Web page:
According to the expert, NATO initially was a defensive alliance of democratic states.
"And then the NATO-Russia Council was used as a cover and a means to legalize NATO enlargement. When we really needed it [the alliance] — in 2008 and 2014 — it was not there," Karaganov told der Spiegel.
The political expert referred to the 2008 conflict when Georgia launched a military offensive against the breakaway republics Abkhazia and South Ossetia which declared their independence from Georgia in the early 1990s. In 2014, there was the Ukrainian conflict and the poor security situation with the Russian population in Crimea, when ethnic Russians on the peninsula faced serious threats from neo-Nazi groups.
Instead of taking part in the resolution of the crisis, NATO has started to build up its military presence in Europe, especially in Eastern European countries neighboring Russia, using Moscow's alleged interference in the Ukrainian conflict as a pretext. Moscow has repeatedly denied the claims and warned NATO that the military buildup on Russia's borders is provocative and threatens the existing strategic balance of power.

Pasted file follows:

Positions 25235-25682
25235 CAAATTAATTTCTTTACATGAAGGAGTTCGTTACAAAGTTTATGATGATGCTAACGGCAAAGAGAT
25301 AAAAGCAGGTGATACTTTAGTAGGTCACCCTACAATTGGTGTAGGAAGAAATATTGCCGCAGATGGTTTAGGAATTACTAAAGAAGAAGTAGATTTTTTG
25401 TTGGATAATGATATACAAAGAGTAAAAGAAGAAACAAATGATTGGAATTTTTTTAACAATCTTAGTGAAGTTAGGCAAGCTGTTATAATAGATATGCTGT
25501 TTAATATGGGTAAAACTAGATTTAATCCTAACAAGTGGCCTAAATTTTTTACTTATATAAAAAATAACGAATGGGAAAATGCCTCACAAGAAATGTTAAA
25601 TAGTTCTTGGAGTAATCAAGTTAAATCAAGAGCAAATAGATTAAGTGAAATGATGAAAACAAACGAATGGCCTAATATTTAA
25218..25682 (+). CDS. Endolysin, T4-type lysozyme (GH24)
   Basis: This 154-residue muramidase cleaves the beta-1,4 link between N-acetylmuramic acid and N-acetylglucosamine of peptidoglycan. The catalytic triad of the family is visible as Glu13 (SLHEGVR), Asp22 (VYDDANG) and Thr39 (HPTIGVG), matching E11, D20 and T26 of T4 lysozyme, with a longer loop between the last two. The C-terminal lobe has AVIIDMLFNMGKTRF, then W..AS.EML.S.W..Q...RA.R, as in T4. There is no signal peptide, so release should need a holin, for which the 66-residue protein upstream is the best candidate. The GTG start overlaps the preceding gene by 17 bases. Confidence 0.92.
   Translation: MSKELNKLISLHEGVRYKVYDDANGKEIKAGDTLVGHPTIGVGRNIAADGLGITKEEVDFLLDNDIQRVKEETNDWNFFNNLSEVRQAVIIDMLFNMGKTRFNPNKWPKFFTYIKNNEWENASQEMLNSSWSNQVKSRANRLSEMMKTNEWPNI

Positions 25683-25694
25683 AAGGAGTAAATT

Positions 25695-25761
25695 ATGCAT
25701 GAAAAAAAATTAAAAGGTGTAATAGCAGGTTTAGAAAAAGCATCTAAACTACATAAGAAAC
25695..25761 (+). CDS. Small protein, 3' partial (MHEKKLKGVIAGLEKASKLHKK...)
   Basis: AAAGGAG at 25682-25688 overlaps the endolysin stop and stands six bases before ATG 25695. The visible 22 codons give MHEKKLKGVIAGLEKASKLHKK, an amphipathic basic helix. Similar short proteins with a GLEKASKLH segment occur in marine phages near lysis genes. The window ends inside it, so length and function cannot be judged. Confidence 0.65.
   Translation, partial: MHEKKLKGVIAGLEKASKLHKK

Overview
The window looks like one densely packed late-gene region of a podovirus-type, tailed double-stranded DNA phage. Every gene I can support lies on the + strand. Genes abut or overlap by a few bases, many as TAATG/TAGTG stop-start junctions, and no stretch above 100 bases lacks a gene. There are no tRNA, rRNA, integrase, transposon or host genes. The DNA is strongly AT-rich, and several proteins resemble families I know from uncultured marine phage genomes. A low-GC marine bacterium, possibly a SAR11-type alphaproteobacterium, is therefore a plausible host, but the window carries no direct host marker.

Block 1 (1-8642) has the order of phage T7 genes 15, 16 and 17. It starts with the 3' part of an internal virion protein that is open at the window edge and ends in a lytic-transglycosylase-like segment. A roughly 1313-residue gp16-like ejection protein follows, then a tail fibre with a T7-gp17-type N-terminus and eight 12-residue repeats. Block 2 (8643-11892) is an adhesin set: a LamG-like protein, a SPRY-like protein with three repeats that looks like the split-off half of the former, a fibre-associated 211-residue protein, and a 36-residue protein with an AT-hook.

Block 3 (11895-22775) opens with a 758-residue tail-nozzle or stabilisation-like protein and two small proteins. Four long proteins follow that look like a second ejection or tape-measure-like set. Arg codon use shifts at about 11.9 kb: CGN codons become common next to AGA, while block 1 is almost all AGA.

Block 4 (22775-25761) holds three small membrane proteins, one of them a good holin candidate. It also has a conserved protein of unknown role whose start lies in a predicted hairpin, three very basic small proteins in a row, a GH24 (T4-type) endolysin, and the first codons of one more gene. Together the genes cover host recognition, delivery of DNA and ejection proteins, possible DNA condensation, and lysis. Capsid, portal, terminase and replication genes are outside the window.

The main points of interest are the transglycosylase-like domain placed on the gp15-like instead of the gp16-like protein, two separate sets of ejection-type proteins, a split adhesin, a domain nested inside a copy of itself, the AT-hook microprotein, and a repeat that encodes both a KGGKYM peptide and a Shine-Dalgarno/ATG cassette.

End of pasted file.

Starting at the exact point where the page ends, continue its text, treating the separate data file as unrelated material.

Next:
In an interview with Russian media, Karaganov also said that the upcoming meeting of representatives of Russia and NATO will only have a symbolic value.
"The Alliance is not ready for normalization of relations and I believe that the most that can be achieved, it is a small step toward the visibility of normal relations," Karaganov said.
The next NATO-Russia Council meeting at the ambassadorial level is scheduled for July 13. However, the analyst is skeptical about the efficiency of the dialogue between Moscow and the alliance in this format.
"NATO-Russia Council has proven to be counterproductive," he said.
The political adviser also accused NATO of creating tensions with Moscow. In his opinion, NATO's expansion to the east is viewed by the Russian side as betrayal and a provocation.
NATO military activities were also criticized by other experts and politicians, including European ones. For instance, German Foreign Minister Frank Walter-Steinmeier slammed NATO's "saber-rattling" near Russian borders, saying that it could lead to the destabilization of the security situation in Europe.